There are more than 733,000 elderly people living in assisted living communities across the nation, and that number will exponentially increase as the baby boomer population reaches 65+ in record numbers each day. Interestingly enough, many common elderly ailments seem to overlap, according to a new government study.
With age comes normal aches and pain. This is just plain common sense: our bodies start to wear out as we get older. And when lifestyles changes occur—such as retirement, injuries, loss of a spouse, etc— daily activities and stimulation can be affected. This is when atrophy can take place. Stress can be a catalyst for sickness, as well. Any time a person’s sound mind and body are interrupted, which is common with normal aging and life changes, these types of negative influencers can affect someone’s health.
According to the National Center for Health Statistics, Alzheimer’s disease, high blood pressure and heart disease are the three most common chronic conditions in assisted living communities. In fact, a new government study shows that 82% of residents have at least one of these deadly disease. And we all know that when someone starts medications regularly, side effects can occur. It’s the whole double-edged sword of Western medicine. Read on to find out more about why these diseases overlap and what we can learn from the latest research.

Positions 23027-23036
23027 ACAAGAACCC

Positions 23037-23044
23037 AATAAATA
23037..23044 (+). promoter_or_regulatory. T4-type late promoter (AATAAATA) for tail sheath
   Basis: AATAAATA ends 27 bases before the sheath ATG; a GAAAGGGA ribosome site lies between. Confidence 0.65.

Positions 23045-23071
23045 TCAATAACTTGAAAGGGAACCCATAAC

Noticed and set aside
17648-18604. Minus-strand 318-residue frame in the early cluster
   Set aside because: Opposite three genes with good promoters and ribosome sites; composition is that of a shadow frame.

Dr. Cynthia Boyd, a professor of geriatric medicine at Johns Hopkins makes a good point: “Much of the way we practice medicine is looking at disease by disease. We aren’t doing enough thinking about how to add them together and really integrate care.” But many medical professionals point out that treating certain conditions is what causes other problems to occur. For example, diuretics to treat high blood pressure often increases the need to urinate; but the problem is that many patients with dementia are already incontinent. Also, treatments used to lower cholesterol and prevent heart attacks may also have cognitive side effects, which then creates an increased risk for dementia patients. These types of treatment issues often interfere with researching possible interconnections between diseases quite simply because doctors don’t want to put patients at increased risk for new problems.
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According to the study, 42% of assisted living residents have dementia and more than half of the assisted living residents in the U.S. are 85 and older. About 9% have high blood pressure, dementia and some form of heart disease. So what does this mean? The diseases are believed to be linked. For example, the proteins in the brain that are linked to Alzheimer’s may also affect vascular disease. And, of course, the risk for these geriatric diseases increases with age. Those who are 65 are less at risk than those at 80 or 85.
Dr. P. Murali Doraiswamy, a psychiatry professor at Duke, argues that treating dementia and vascular problems may go hand-in-hand. “It’s time for the best minds in vascular research to unite with the best minds in amyloid and tau protein research,” Dr. Doraiswamy wrote last year, referring to the proteins tied to Alzheimer’s disease. “Why don’t we start today?”
Do you think Alzheimer’s and vascular disease are connected? Let us know your thoughts on this article in the comment section below.